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Dial 'M' for Murder

When questioned, Alfred Hitchcock consistently downplayed Dial 'M' for Murder (1954), his brisk adaptation of Frederick Knott's popular stage play. "I was running for cover" he told François Truffaut, claming that the project — necessary to complete his contractual obligations to Warner Brothers — was "coasting, playing it safe." Upon the movie's release, he told the press that he could have "phoned it in," and one wonders how many folks realized the pun indicated a certain lack of sincerity in the comment. Nonetheless, while it should be noted that Knott's crackling script remains the film's star attraction, Dial 'M' also is an important transitional work in the Hitchcockian canon, returning to the confined settings of Lifeboat (1944) and Rope (1948), while also serving as a perfect segue to Hitchcock's greatest single-set achievement, Rear Window (1954).

The plot concerns retired tennis pro Tony Wendice (Ray Milland), who has left his formerly lucrative career due to age and injury, and now sells sporting goods as a part-time profession while living comfortably in a London flat with his wife Margot (Grace Kelly), a woman whose inherited wealth allows Tony to enjoy a lifestyle to which he has become accustomed. But after Tony discovered, one year earlier, that Margot was carrying on an affair with American novelist Mark Halliday (Robert Cummings), the cuckolded husband fashioned malevolent revenge: After discreetly withdrawing £1,000 from his bank account over several months, he contacts Charles Swan (Anthony Dawson), an old college chum from Cambridge who has since fallen on hard times. Using a combination of bribery and blackmail, Tony "influences" Swan to enter the apartment while he is away at a dinner party with Mark. A simple late-night phone call from Tony will bring Margot from the bedroom, at which point Swan is to strangle her, making the scene look like a botched robbery. It's the perfect murder, with Margot's lover Mark serving as an unwitting alibi. But of course, as mystery-writer Mark previously pointed out to Tony, things in real life rarely go according to plan.

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By 1954 the "3-D" fad was well into decline, but Warner still required Dial 'M' for Murder to be filmed in the awkward format (which their marketing folks tagged "Naturalvision"). It was a burden Hitchcock accepted, albeit with many reservations. For starters, he didn't believe there was anything terribly cinematic about 3-D, a process that reinforced the audience's perspective from outside of the picture, rather than drawing them in. And the bulky 3-D camera was so large and unwieldy that Hitch had a trench placed in the soundstage floor so he could shoot from low angles when necessary. Once it's known that Dial 'M' was a 3-D title, its remnants appear in stark relief — lamps placed in the living-room foreground, a single key held out in close-up, and Grace Kelly's struggling, outstretched hand, which also adorned the film's one-sheet posters. But aside from these few moments, Hitch wasn't about to reconfigure his movie to conform to what amounted to little more than a marketing stunt, and in fact by 1954 most theaters requested the 2-D prints. The fact that the film has remained consistently popular for half-a-century since is a testament to the director's insistence on a classical approach to shot-selection and editing throughout. Hitch also insisted that his movie remain as true to the stage-play as possible, only leaving the confines of the two-room apartment half-a-dozen times, convinced that successful theatrical productions work because they are, by definition, confined within a proscenium (he even went so far as to have the soundstage floor tiled in order to accurately capture the sound of theatrical footfalls). The quick shoot (completed in just 36 days, with an entire week set aside for the horrific strangling scene) was complemented by Hitchcock's cast. In just her fourth film, Grace Kelly came to the production on a one-picture deal and soon became one of Hitchcock's favorite leading ladies. As the smooth, diabolical Tony, Ray Milland offers a career-defining performance. John Williams, as the clever Chief Inspector Hubbard, shows why (along with Leo G. Carroll), he was one of the director's favorite supporting actors. As Charles Swan, Anthony Dawson seems to define the essence of a screen villain. In fact, the only weak performance can be said to come from Robert Cummings as Margot's paramour — he's perfectly competent, but his square-joe American earnestness often collides with his co-stars' elegant British reserve. It would be Kelly and Williams who would re-appear in further Hitchcock films, co-starring again in To Catch a Thief (1956). And Kelly would find herself alongside Hitch just months later, shooting Rear Window — Hitch was managing pre-production on that masterpiece while filming this modest exercise in cinematic craftsmanship.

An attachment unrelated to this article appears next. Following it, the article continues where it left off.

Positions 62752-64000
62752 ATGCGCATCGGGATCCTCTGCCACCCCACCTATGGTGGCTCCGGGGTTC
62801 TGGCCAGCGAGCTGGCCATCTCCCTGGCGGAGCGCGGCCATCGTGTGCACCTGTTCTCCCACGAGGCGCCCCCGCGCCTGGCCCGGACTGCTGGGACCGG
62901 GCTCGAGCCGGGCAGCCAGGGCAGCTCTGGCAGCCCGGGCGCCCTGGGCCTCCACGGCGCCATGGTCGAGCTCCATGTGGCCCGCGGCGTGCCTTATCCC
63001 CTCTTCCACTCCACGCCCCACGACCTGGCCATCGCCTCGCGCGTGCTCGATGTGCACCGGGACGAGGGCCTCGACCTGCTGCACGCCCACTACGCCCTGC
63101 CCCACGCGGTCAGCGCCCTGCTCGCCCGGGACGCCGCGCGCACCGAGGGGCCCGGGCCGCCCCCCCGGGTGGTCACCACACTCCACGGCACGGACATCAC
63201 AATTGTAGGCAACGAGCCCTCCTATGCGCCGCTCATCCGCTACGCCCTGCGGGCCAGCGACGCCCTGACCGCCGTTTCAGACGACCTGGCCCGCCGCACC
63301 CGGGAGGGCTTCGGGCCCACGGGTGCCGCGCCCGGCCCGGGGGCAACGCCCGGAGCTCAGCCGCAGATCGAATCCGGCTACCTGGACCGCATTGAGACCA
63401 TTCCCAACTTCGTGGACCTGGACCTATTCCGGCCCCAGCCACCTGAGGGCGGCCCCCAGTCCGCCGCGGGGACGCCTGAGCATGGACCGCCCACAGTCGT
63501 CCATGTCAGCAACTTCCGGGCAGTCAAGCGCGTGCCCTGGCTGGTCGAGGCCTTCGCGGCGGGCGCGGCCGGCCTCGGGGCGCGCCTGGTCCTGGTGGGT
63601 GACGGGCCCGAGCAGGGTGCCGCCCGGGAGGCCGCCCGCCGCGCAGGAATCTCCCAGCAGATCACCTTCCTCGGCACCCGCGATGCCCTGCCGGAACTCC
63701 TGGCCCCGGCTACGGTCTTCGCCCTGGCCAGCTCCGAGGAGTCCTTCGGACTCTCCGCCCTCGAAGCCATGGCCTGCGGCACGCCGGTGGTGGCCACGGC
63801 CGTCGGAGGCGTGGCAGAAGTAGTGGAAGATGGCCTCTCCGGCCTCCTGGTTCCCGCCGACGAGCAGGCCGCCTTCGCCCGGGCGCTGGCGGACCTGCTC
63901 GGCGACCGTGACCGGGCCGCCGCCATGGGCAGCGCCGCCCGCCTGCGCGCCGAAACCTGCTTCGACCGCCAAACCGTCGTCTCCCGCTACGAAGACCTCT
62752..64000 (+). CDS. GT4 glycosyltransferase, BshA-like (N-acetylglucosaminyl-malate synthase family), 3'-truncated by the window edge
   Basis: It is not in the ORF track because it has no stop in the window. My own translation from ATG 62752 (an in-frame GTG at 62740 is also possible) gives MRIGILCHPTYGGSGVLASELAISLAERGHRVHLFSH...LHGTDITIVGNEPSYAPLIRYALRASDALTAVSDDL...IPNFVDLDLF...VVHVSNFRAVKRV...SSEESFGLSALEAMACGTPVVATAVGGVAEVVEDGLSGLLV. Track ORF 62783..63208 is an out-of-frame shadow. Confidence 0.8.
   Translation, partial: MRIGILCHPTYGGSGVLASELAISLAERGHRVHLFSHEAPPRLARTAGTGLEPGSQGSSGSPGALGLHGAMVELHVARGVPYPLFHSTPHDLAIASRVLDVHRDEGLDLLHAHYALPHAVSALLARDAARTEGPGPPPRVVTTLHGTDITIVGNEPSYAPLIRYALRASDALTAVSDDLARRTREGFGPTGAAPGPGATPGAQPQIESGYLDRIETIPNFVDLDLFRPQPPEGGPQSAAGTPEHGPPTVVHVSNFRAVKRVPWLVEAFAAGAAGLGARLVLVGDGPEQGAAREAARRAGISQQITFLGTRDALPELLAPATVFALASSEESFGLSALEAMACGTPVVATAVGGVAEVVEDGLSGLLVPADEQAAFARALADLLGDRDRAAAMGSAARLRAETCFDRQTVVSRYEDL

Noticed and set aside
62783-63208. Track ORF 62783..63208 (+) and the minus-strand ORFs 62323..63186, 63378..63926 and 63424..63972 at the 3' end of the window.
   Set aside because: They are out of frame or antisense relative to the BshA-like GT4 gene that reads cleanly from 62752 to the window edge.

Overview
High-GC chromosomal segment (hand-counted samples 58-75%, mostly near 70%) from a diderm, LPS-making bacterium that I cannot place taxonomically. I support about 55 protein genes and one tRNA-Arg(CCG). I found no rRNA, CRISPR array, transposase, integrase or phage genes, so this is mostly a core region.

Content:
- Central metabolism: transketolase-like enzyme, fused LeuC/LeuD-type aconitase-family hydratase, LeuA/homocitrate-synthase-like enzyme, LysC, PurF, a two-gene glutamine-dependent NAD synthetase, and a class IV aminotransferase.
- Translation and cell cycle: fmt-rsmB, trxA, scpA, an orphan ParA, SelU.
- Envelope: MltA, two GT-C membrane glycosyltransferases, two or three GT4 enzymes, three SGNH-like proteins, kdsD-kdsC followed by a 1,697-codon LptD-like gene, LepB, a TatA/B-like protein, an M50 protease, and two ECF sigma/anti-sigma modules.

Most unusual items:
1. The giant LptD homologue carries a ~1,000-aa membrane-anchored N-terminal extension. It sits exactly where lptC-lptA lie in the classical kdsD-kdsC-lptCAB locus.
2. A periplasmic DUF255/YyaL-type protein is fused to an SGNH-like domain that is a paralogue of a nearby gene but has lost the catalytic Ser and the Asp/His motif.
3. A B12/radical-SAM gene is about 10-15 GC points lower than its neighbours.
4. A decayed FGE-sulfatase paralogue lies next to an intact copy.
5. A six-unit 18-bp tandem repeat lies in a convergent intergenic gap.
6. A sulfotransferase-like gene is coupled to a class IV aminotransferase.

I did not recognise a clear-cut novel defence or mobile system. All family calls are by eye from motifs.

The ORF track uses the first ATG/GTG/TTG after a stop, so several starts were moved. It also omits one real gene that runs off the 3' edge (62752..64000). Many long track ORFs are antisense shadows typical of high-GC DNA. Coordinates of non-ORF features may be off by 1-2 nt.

Warner's DVD release of Dial 'M' for Murder features a solid full-frame transfer (1.33:1 OAR) with Dolby Digital 1.0 audio — the sound is perfectly clear, while fans doubtless will gush over the flawless Technicolor print, which is so vivid it occasionally suggests three-dimensional framing. Supplements include the featurette "Hitchcock and Dial M," which includes comments from Peter Bogdanovich and M. Night Shyamalan (22 min.), the featurette "3D: A Brief History" (7 min.), and the original theatrical trailer. Keep-case.
—Robert Wederquist

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